SUNY-ESF

Shell shocked: Alumnus creates chemical-free solution to eradicate invasive mussels in lakes

A SUNY-ESF graduate has devised a way to reduce the number of invasive mussels living in the Finger Lakes in a natural, chemical-free way.

Daniel Molloy, a research scientist from the State University of New York at Albany, created Zequanox, a biological control agent. It’s made up of Pseudomonas fluorescens strain CL145A, a bacteria that kills the mussels, said John Farrell, an associate professor of environmental and forest biology at The State University of New York College of Environmental Science and Forestry.

Molloy first gained experience with biological control agents doing his doctoral thesis at ESF in the 1970s. He tried to find a biological control method for black flies in the Adirondack Mountains.

“They gave me an incredible education,” he said, “I loved ESF.”

Molloy eventually came up with a way to control the flies, and now every month, teams travel to the Adirondacks and apply the control agent, he said.

When the zebra mussels appeared in the 1990s, the Department of Environmental Conservation asked Molloy to come up with a control agent for them.

“It took me 20 years,” he said. “I tested over 700 bacteria and only one killed the zebra mussels.”

The goal of his research, Molloy added, was to prevent people from applying chemicals inside of power plants. He wanted to give them the choice of a much safer control agent.

There are two forms of the invasive mussels: zebra and quagga mussels, Farrell said. They have little larvae with a thread called a bissel to attach to and grow onto native mussels.

The mussels were originally introduced through ballast water, which sailors use to stabilize ships traveling across open oceans, he said. The sailors discharge the water carrying the mussels into the Great Lakes in order to take on cargo.

Now, the mussels have spread across the United States and changed multiple lake ecosystems, Farrell added.  They are filter feeders and have a tendency to clog pipes, which can adversely affect nearby industries.

Mussels can also drastically change the food webs in a lake’s ecosystem, which makes it more important to stop them from spreading, said Jesse Olsen, a senior in aquatics and fisheries sciences.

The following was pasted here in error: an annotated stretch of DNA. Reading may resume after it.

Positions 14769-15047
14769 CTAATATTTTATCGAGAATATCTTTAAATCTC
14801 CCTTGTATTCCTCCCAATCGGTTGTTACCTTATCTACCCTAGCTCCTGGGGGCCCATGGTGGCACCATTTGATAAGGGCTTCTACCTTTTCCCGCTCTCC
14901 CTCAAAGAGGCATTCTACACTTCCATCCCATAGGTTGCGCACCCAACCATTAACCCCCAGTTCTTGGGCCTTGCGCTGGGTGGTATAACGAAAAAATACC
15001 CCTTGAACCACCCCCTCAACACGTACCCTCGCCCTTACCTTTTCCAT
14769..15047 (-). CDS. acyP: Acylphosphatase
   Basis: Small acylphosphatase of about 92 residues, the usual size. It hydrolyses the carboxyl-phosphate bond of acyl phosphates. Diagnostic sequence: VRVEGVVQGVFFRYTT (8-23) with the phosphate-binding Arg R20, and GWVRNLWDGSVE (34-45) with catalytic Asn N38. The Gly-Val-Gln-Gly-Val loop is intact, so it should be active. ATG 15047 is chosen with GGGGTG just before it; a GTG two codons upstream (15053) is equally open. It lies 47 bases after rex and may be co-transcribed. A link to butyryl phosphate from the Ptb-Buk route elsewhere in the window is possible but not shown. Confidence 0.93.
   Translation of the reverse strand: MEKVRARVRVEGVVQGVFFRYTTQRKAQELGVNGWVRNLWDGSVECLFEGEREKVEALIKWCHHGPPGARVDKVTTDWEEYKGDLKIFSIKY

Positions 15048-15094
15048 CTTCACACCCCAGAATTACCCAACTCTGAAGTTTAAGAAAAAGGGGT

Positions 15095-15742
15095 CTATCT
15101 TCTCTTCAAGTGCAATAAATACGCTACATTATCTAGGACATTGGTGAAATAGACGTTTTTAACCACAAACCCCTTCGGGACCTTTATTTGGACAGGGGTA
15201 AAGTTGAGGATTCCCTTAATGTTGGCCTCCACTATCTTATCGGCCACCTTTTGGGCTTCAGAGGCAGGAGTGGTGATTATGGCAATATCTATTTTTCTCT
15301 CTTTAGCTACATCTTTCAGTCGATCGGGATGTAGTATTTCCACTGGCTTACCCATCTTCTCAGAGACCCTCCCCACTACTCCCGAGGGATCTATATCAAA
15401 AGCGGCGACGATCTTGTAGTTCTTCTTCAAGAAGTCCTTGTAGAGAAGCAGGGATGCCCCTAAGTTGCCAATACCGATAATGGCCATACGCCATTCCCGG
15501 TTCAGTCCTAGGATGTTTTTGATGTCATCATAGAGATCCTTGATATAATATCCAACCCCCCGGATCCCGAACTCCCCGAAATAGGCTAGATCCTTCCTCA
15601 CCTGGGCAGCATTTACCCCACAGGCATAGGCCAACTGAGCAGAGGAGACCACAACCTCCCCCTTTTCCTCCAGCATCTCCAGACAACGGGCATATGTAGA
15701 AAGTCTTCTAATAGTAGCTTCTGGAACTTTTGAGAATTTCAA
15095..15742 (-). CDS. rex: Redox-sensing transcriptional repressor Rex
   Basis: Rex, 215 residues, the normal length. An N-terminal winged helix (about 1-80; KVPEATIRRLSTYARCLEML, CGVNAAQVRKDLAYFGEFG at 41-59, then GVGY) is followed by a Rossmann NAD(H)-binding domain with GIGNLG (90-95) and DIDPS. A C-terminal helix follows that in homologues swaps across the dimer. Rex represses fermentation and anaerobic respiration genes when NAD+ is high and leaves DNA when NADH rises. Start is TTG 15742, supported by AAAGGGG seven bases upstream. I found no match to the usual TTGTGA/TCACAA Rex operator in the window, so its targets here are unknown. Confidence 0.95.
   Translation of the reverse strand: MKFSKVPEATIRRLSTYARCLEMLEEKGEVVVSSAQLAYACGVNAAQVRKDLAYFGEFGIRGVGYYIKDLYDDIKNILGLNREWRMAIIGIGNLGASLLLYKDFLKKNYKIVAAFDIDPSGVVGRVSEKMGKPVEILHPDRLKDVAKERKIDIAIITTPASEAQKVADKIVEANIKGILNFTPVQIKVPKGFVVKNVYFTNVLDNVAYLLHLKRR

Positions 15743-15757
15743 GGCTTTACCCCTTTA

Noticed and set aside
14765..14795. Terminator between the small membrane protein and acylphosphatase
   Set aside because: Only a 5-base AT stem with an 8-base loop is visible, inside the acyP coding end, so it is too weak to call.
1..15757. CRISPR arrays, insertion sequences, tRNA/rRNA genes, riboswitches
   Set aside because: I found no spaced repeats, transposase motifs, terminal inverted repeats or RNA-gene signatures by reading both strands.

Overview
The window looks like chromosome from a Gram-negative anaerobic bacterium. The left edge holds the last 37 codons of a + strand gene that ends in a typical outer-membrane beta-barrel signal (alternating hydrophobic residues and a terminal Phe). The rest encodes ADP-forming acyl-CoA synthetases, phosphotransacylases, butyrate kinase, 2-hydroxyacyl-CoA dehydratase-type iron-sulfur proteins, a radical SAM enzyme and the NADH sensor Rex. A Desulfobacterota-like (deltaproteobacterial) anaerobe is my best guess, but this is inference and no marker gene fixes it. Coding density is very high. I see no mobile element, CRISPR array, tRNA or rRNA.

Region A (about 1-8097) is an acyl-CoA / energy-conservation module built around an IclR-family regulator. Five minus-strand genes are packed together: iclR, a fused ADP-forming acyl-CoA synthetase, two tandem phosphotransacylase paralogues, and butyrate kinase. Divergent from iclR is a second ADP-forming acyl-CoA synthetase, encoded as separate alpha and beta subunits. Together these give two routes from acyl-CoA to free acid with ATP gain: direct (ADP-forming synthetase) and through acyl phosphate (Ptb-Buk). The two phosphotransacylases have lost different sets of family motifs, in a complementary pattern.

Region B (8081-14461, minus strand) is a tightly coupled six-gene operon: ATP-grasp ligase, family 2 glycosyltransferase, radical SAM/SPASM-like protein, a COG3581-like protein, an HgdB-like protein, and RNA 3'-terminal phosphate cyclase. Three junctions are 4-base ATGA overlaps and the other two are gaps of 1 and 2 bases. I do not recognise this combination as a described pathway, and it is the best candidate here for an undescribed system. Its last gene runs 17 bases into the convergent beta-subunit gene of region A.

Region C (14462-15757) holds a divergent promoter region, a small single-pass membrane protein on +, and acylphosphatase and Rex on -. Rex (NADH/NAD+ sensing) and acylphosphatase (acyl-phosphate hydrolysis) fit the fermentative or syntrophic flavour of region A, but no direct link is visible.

“They make the water clearer because they filter the water column. That causes more algae, which affect the food webs,” he said.

The mussels were first found in 1988 but were suspected to be in the Great Lakes region for a couple of years prior to that, Molloy said.

The mussels filter phytoplankton out of lakes and rivers, which alters the ecosystem, he said. Only freshwater mussels can attach to the hard surfaces.

The mussel’s presence have wide ranging effects on ecosystems, including getting rid of plant algae’s fine particles, clogging up industrial pipes and people cutting themselves on the mussels’ shells while walking into lakes.

Zequanox has been cleared to be used for treating the pipes and infrastructure that mussels have infested, Farrell said.

“A lot of industries use chlorine to kill mussels,” Farrell said. “This would be an advantage that is nontoxic.”

Molloy said he wants all plant operators to switch over to Zequanox, because it would be a lot safer for those who handle it.

Right now, the control agent is being used exclusively in power plants, but golf courses are starting to use it, Molloy said, as golf courses tend to draw water in from infested lakes or rivers and get clogged up.

People also want to use Zequanox to control the lakes in New York, but added that research still needs to be done to figure out what the agent’s concentration should be and how long it should be applied in a lake.

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